Financial transactions and trade with certain foreign countries, regimes, businesses, or individuals are subject to economic sanctions administered by the U.S. Department of Treasury’s Office of Foreign Assets Control (OFAC.)  Those involved in practices which threaten to undermine or damage U.S. foreign or economic policy or the overall security of the nation are subject to economically damaging U.S. sanctions.

Before engaging in international business and trade matters, it is advisable to consult with an OFAC attorney or OFAC’s website to determine if any proposed transaction is prohibited by law.  All U.S. citizens, businesses based in the United States., and U.S. persons located abroad are subject to these trade and economic sanctions.  Those which must maintain compliance include non-governmental organizations (NGOs) and nonprofit organizations (NPOs) as well.

Engaging in transactions which violate OFAC regulations can result in serious civil and criminal penalties, which may include fines, blocked assets, and imprisonment.  Ignorance of the law does not absolve one of liability, but by contacting a legal professional one may be able to prevent or remedy an OFAC violation.

NGO and Not-for-Profit Licensing and Registration

Taking on a charitable role in foreign countries can be complex.  While the intentions of many charitable organizations is in the right place, it is equally important to make sure the funds and donations make it to the right place as well – and by the right means.  When administering humanitarian aid to a sanctioned country, NGOs and nonprofit organizations must comply with OFAC regulations. Such organizations may require OFAC licensing in order to legally follow through with foreign aid and charitable efforts.

Through the U.S Treasury Department’s website, one can find out more about the appropriate steps necessary to secure NGO and NPO licensing and registration for humanitarian aid in Sudan, Burma, Cuba, and Iran.

In applying for the necessary OFAC approval, one must provide specific details regarding those involved in the transaction and the amount, type, and purpose of the proposed aid.  For example, approval for aid in Cuba requires the following information be submitted to the Office of Foreign Assets Control:

  • Name and contact information, along with similar charitable work experiences;
  • Identification of the organization, including name and type of organization along with mission statement or explanation of objective;
  • Identification of the nature of the project (i.e., medical, environmental, religious, etc.) and how it will benefit the people;
  • Identification and count of those to be involved in the aid, and to what degree each person is to assist in the project, noting any specific qualifications;
  • Estimated schedule for those involved and the expected duration of the work;
  • Identification of the foreign contact and contact information, whether individual or organization, that will provide assistance during the course of the project;
  • Identification of governmental contacts and necessary foreign approval or permitting;
  • Current license number for license renewal requests; and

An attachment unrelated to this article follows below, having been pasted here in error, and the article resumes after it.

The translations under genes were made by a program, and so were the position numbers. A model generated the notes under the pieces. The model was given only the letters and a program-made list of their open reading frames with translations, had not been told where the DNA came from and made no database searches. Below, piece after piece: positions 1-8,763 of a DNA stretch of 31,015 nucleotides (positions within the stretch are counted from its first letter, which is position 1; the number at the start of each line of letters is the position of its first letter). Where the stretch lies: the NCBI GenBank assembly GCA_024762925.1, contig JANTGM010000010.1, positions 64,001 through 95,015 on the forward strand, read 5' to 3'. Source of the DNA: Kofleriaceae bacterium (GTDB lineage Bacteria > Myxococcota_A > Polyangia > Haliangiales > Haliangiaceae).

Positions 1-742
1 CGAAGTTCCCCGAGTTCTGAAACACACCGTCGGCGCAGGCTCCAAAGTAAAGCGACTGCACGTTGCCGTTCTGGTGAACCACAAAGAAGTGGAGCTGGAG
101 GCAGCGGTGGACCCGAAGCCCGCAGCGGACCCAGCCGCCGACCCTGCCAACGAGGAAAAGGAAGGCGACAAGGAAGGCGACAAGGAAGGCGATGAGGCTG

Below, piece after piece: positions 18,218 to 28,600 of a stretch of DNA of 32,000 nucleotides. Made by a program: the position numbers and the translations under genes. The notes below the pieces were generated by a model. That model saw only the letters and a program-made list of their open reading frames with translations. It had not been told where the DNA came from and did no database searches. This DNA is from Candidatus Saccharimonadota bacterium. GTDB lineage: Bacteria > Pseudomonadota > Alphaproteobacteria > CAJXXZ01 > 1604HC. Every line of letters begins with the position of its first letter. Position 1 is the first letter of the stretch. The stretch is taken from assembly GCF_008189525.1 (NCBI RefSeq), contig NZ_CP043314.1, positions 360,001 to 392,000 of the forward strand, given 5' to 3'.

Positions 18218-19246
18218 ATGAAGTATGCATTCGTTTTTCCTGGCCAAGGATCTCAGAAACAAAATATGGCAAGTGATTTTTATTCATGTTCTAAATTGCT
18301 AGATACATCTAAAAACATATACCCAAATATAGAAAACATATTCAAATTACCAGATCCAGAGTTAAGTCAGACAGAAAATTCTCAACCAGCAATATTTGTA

• A signature by an authorized individual certifying that all enclosed information is valid and accurate.

OFAC will review such information to determine the legitimacy of the proposed work, and to ensure the proposed transaction is consistent with current U.S. foreign policy and national security objectives, before authorizing the transaction.

OFAC Risk Assessment

OFAC has developed a matrix to assist charitable NGOs and nonprofits in determining the level of risk associated with various forms of giving.  The more specifically the funds or goods are allocated, the less risk there is of having such items fall into the wrong hands and be utilized inappropriately.

In low risk transactions, the funds or goods have a specific purpose which is thoroughly spelled out in a written disclosure. Medium risk transactions provide funds with a limited specificity about their purpose. High risk transactions provide funds for a general purpose with no specific disclosure regarding the application of the funds.

When handling financial matters in foreign countries, due diligence is required to ensure compliance with OFAC sanctions.  The risk matrix provided on the U.S. Treasury Department’s website can help NGOs and nonprofit organizations analyze their charitable giving to eliminate the propensity for a misallocation of funds by sanctioned countries and entities.   Further consultation with an attorney who has experience with OFAC sanctions and regulations is also advisable.

OFAC Compliance Assistance for NGO and Nonprofit Organizations

Failure to comply with OFAC regulations can result in serious consequences for those involved in foreign transactions, even when the intent is to provide aid through charitable means.  In fact, the U.S. has regularly investigated and prosecuted sanctions and other violations committed by Islamic charities and those who donate to Islamic charities.  Due diligence, proactive compliance measures, and up-to-date legal counsel will all help protect charitable organizations and donors from inadvertently violating OFAC sanctions.